Development of a highly sensitive and specific method for detection of circulating tumor cells harboring somatic mutations in non-small-cell lung cancer patients

Background: Oncogenic mutations are powerful predictive biomarkers for molecularly targeted cancer therapies. For mutation detection patients have to undergo invasive tumor biopsies. Alternatively, archival samples are used which may no longer reflect the actual tumor status. Circulating tumor cells (CTC) could serve as an alternative platform to detect somatic mutations in cancer patients. We sought to develop a sensitive and specific assay to detect mutations in the EGFR gene in CTC from lung cancer patients.

Methods: We developed a novel assay based on real-time polymerase chain reaction (PCR) and melting curve analysis to detect activating EGFR mutations in blood cell fractions enriched in CTC. Non-small-cell lung cancer (NSCLC) was chosen as disease model with reportedly very low CTC counts. The assay was prospectively validated in samples from patients with EGFR-mutant and EGFR-wild type NSCLC treated within a randomized clinical trial. Sequential analyses were conducted to monitor CTC signals during therapy and correlate mutation detection in CTC with treatment outcome.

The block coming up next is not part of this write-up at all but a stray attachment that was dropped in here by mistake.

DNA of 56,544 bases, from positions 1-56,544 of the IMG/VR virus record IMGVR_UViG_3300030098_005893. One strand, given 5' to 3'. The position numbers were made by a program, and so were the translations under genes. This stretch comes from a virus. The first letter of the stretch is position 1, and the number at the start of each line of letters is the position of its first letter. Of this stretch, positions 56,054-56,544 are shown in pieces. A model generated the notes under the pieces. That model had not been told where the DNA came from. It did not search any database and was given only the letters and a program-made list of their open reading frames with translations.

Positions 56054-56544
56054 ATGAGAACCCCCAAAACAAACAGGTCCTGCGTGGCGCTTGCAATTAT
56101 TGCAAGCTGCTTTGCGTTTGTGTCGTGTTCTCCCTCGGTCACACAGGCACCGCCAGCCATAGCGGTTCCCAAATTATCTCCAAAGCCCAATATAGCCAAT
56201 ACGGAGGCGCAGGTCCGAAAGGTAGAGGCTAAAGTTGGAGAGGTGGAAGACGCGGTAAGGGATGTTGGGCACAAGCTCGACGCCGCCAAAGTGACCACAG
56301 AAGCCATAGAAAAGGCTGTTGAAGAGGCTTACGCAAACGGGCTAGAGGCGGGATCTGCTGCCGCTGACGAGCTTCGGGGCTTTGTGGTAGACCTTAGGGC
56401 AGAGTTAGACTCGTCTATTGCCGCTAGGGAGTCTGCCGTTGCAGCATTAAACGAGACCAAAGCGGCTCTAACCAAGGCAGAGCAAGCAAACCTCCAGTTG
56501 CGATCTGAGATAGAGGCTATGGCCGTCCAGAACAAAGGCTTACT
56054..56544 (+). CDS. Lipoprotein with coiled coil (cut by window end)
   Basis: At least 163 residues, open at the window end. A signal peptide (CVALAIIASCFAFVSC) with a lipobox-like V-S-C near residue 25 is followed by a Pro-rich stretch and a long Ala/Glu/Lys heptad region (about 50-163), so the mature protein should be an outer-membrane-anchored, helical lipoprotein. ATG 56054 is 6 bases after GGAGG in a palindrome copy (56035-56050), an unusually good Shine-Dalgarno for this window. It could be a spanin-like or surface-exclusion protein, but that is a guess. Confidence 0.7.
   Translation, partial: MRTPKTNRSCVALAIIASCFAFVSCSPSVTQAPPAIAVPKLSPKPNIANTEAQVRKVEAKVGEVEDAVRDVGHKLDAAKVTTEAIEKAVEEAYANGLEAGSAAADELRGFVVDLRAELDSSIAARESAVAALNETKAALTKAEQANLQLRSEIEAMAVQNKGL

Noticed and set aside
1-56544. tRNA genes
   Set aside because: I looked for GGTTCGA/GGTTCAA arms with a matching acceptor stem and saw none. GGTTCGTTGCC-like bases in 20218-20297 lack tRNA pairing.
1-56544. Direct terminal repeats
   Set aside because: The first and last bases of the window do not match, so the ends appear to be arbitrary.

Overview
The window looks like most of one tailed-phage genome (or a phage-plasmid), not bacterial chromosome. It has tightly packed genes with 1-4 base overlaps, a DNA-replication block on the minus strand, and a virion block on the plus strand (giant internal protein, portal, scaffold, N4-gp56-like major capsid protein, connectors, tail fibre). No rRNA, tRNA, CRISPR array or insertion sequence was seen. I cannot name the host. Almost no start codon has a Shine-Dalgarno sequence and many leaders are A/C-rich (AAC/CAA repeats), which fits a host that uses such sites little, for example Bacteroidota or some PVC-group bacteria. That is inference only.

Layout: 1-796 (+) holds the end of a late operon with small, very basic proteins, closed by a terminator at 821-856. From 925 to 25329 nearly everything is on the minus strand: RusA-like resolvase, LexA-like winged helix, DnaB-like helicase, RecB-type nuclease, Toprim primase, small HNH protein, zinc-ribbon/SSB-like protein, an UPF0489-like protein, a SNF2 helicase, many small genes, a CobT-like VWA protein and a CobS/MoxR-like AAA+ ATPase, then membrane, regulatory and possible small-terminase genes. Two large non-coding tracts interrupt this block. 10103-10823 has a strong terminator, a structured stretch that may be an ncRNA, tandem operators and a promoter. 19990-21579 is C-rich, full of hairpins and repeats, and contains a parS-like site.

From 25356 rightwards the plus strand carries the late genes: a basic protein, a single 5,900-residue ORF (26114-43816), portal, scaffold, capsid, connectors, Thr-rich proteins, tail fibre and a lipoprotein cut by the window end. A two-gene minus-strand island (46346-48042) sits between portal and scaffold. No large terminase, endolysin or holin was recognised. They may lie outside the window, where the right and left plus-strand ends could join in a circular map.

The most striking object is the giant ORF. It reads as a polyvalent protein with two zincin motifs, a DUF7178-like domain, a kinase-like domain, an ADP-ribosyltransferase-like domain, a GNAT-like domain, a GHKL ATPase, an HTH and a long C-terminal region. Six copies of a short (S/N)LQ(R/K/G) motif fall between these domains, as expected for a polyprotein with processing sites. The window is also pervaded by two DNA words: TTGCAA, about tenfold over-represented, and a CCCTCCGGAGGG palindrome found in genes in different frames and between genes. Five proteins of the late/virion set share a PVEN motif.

Results: Assay sensitivity was optimized to enable detection of a single EGFR-mutant CTC/mL peripheral blood. CTC were detected in pretreatment blood samples from all 8 EGFR-mutant lung cancer patients studied. Loss of EGFR-mutant CTC signals correlated with treatment response, and its reoccurrence preceded relapse.

Conclusions: Despite low abundance of CTC in NSCLC oncogenic mutations can be reproducibly detected by applying an unbiased CTC enrichment strategy and highly sensitive PCR and melting curve analysis. This strategy may enable noninvasive, specific biomarker diagnostics and monitoring in patients undergoing targeted cancer therapies.


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